Thesis Title

A Study of the Changes in the Potentiometric Surface 1930-1986, Springfield Area, Missouri

Date of Graduation

Spring 1987


Master of Science in Geospatial Sciences


Geography, Geology, and Planning

Committee Chair

Thomas Moeglin

Subject Categories

Earth Sciences


The Springfield study area covers most of Greene County with the northern portion of Christian County and the western portion of Webster County. The principal hydrostratigraphic sequence is comprised of Ordovician and Cambrian dolomites and sandstones, collectively referred to as the deep aquifer. The population of the Springfield area has experienced a constant and steady growth since the 1930's and is projected to continue to do so in the future. Since the 1930's, a large cone of depression has existed within the deep aquifer. This cone is located just to the west of downtown Springfield and is the result of years of pumping by the area municipalities and industries. This cone has lowered approximately 150 feet since 1930, with the last 50 feet being lowered since 1974. The direction of groundwater flow is towards the center of the City of Springfield where the lowest groundwater elevations exist, while the highest elevations occur in the eastern portion of the study area, near Strafford and Rogersville. Potentiometric surface changes can be directly correlated to increased population and industrial growth that has occurred during the 56 year study period. Population and industrial growth are expected to continue to lower the elevation of the potentiometric surface in the future. It is recommended that both an education and groundwater monitoring program be developed and implemented. The end result of both programs is to establish the safe yield of the deep aquifer and to adhere to the limitations of this safe yield in future years in order to assure adequate future supplies of groundwater from the deep aquifer.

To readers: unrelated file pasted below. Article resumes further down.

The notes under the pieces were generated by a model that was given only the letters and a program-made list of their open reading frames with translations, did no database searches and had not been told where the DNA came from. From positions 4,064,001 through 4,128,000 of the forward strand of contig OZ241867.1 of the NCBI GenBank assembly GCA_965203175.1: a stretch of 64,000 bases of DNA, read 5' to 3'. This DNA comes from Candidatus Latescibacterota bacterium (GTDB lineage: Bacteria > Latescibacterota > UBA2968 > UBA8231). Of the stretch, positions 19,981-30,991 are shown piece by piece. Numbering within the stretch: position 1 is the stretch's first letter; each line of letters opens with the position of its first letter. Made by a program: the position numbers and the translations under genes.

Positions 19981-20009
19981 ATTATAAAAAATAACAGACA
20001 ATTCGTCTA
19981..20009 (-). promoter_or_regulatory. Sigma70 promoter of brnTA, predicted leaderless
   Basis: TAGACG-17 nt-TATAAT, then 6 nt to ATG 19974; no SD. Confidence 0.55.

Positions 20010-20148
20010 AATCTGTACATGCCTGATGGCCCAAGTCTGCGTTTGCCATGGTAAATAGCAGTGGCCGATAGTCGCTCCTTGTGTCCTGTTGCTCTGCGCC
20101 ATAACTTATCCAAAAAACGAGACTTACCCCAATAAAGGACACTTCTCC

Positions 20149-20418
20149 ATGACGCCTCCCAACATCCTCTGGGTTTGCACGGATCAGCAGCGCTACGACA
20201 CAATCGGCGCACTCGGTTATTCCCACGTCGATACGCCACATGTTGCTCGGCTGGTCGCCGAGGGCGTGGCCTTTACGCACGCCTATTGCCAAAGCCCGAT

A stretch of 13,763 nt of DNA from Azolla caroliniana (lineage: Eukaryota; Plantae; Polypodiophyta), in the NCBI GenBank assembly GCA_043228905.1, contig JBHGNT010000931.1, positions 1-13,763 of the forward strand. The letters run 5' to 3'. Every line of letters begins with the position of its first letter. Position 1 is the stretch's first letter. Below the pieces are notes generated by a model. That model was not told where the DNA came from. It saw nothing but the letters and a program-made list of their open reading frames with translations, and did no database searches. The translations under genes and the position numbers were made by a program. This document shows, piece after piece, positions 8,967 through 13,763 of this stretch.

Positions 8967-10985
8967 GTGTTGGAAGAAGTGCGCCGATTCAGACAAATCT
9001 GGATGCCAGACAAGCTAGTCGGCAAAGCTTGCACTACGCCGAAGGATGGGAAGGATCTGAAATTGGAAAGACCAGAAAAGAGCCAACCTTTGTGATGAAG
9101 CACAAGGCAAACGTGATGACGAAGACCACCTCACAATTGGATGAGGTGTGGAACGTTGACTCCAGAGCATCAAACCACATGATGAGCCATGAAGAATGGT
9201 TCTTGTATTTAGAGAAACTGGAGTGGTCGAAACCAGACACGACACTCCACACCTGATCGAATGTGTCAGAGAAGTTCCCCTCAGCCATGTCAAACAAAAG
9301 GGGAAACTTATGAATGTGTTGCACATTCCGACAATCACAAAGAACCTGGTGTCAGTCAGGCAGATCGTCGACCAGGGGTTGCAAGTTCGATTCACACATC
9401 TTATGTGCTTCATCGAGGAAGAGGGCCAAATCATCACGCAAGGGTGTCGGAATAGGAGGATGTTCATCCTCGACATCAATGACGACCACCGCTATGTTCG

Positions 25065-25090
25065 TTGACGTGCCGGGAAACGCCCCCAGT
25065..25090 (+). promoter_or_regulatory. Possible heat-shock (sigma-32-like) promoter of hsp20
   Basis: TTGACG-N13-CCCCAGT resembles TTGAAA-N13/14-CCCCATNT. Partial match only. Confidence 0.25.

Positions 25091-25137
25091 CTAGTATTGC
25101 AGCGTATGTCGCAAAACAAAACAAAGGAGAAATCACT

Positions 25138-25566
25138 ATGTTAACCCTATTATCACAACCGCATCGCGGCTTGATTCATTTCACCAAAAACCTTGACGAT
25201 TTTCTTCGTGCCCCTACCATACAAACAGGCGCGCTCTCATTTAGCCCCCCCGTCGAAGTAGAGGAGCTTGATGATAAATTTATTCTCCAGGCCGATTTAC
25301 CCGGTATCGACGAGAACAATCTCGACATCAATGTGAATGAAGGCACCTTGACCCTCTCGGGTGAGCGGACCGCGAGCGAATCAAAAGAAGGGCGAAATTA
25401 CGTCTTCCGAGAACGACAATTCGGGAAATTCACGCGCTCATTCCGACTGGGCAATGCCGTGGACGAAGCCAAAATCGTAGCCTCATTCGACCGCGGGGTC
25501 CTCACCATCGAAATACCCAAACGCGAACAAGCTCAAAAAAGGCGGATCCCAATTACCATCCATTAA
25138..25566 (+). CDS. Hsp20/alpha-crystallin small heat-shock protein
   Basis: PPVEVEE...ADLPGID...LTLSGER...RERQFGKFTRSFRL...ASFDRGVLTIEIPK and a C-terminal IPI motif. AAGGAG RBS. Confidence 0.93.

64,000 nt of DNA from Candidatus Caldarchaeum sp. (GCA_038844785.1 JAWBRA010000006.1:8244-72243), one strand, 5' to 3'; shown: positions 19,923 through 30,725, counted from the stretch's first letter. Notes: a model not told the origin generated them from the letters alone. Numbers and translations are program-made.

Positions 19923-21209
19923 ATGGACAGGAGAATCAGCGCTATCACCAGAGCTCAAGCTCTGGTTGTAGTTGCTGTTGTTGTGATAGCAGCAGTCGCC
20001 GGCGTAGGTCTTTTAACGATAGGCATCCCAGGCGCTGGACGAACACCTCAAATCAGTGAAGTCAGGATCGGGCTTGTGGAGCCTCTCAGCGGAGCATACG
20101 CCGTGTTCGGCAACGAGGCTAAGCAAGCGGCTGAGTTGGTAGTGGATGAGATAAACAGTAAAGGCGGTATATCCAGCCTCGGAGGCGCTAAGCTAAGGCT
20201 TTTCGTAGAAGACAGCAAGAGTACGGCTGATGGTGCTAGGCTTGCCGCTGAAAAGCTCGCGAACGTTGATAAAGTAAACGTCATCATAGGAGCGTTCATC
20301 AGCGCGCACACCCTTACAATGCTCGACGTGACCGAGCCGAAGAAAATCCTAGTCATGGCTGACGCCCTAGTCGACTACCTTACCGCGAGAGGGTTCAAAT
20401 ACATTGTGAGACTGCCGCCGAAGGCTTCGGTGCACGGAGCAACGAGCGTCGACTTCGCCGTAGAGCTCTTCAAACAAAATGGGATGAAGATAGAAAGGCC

© Allen L Steinkamp